Sat, Jan 24, 2015 - Page 13 News List

LED group pushes government to set higher standards for lighting project

By Lauly Li  /  Staff reporter

Minister of Economic Affairs John Deng, third right, listens as Lextar Electronics Corp chairman and Taiwan LED Lighting Industry Association president David Su, left, speaks at an event in the Hsinchu Science Park yesterday.

Photo: CNA

Local LED lighting manufacturers yesterday urged the government to set stricter quality standards for a nationwide project to replace mercury-vapor street lamps with energy-efficient LED lamps to prevent price-cutting competition.

“Fierce price-cutting competition would sacrifice local manufacturers’ interests and would be adverse to Taiwan’s LED industry development,” a Taiwan LED Lighting Industry Association (台灣LED照明產業聯盟) official, who declined to be named, told the Taipei Times after the association held a closed-door meeting with Minister of Economic Affairs John Deng (鄧振中) in the Hsinchu Science Park.

The association, headed by David Su (蘇峰正), who is also the chairman of Taiwanese LED chipmaker Lextar Electronics Corp (隆達電子), said during the meeting that some local firms might use low-cost Chinese LED street lamps if the government does not set the bar higher for the bids, the official said.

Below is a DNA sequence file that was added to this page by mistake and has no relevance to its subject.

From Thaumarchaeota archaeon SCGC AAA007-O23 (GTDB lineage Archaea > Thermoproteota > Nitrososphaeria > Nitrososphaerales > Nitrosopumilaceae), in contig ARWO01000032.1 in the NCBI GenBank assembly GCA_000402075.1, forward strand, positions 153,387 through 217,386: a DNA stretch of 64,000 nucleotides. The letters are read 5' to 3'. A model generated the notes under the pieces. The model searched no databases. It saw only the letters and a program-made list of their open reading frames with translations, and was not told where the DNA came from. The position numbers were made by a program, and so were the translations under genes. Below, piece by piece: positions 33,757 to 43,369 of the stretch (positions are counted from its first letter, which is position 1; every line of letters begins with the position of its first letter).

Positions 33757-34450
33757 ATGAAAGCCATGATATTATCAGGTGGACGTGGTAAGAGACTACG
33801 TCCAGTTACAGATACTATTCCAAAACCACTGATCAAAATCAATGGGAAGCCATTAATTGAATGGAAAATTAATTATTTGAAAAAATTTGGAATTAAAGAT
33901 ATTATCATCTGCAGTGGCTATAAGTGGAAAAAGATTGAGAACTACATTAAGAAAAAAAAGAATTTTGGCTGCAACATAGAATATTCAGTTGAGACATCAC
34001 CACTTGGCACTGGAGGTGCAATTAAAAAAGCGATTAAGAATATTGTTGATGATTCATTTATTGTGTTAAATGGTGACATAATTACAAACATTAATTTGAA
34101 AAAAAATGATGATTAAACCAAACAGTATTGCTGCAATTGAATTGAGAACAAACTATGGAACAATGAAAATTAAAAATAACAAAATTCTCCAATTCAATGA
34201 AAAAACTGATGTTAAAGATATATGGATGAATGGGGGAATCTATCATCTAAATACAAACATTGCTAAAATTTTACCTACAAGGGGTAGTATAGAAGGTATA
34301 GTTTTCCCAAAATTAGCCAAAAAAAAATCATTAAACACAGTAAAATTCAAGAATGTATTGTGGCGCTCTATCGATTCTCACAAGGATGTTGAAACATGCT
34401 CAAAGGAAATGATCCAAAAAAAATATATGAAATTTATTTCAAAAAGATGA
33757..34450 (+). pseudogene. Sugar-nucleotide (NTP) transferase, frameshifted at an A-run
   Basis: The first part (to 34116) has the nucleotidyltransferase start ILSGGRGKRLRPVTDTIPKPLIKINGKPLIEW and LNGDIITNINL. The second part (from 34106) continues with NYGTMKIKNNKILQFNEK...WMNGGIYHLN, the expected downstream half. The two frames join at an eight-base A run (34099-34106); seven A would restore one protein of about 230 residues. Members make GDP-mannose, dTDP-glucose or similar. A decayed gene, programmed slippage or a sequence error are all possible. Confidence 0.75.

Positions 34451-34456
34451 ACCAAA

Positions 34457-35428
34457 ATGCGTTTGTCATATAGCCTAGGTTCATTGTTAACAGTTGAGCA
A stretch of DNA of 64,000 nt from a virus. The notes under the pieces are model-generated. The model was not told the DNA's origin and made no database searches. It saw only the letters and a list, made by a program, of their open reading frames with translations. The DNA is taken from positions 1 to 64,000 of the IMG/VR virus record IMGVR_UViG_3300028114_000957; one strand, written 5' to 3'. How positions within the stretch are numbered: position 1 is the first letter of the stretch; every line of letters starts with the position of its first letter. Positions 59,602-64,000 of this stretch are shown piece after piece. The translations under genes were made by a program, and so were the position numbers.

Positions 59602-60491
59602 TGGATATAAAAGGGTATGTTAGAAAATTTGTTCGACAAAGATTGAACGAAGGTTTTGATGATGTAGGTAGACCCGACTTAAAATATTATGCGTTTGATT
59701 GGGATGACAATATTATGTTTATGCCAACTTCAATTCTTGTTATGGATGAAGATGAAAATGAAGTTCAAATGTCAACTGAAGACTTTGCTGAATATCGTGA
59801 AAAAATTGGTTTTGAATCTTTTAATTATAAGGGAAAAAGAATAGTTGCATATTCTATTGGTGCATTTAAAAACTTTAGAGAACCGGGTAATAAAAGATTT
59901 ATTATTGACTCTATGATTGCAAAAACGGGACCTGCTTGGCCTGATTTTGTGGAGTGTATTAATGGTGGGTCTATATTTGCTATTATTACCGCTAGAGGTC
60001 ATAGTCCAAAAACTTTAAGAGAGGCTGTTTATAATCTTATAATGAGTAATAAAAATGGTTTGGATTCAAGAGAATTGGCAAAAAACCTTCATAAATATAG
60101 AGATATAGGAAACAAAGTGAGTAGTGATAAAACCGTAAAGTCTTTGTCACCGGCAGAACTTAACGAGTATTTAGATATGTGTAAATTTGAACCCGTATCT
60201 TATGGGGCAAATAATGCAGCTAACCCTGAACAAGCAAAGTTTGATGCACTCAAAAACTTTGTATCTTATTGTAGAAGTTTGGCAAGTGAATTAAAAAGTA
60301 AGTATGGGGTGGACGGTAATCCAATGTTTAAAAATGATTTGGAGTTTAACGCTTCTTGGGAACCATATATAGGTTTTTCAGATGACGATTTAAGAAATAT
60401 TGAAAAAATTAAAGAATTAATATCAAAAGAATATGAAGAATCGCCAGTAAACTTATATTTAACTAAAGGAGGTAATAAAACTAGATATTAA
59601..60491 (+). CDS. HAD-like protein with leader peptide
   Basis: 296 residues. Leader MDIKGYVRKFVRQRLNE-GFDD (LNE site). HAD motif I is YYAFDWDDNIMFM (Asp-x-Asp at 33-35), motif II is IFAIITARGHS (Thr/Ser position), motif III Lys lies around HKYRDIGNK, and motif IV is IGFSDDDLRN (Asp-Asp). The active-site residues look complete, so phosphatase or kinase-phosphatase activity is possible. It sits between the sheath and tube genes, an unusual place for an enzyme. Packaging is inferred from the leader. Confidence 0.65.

The Cabinet approved in November a NT$5.49 billion (US$175.3 million) project to help local governments replace 692,000 mercury street lamps with LED lights by the end of next year.

Local LED lightning makers should tender bids for the project to local governments in accordance with the Cabinet’s project requirements, the Bureau of Energy said.

“LED companies need not worry about quality standards for the bids, as we already raised the bar to ensure product quality,” Bureau of Energy official Lin Kong-yuan (林公元), who was also present at the meeting, said by telephone.

Lin said the Cabinet requires local governments to award contracts based on the most advantageous bid, rather than the lowest, to ensure product quality.

In addition, the project requires bidders to use components that are 99-percent locally made to make sure it will help Taiwan’s green energy development and benefit Taiwanese LED makers, Lin said.

The association official said the nation’s LED manufacturers face international tariff barriers, especially in emerging markets. High-tariffs affect companies’ gross margins and their competitiveness in overseas markets, the official said.

Quoting Su, the official said that Taiwan’s upstream LED manufacturers enjoy a leading position in the global marketplace, while downstream firms account for less than 5 percent, because many of them are small or medium-sized firms with diverse LED lighting applications.

Su told Deng that the nation’s downstream LED manufacturers need the government’s help the most, adding that the government should assist the companies with brand promotion and the expansion of business opportunities in overseas markets.

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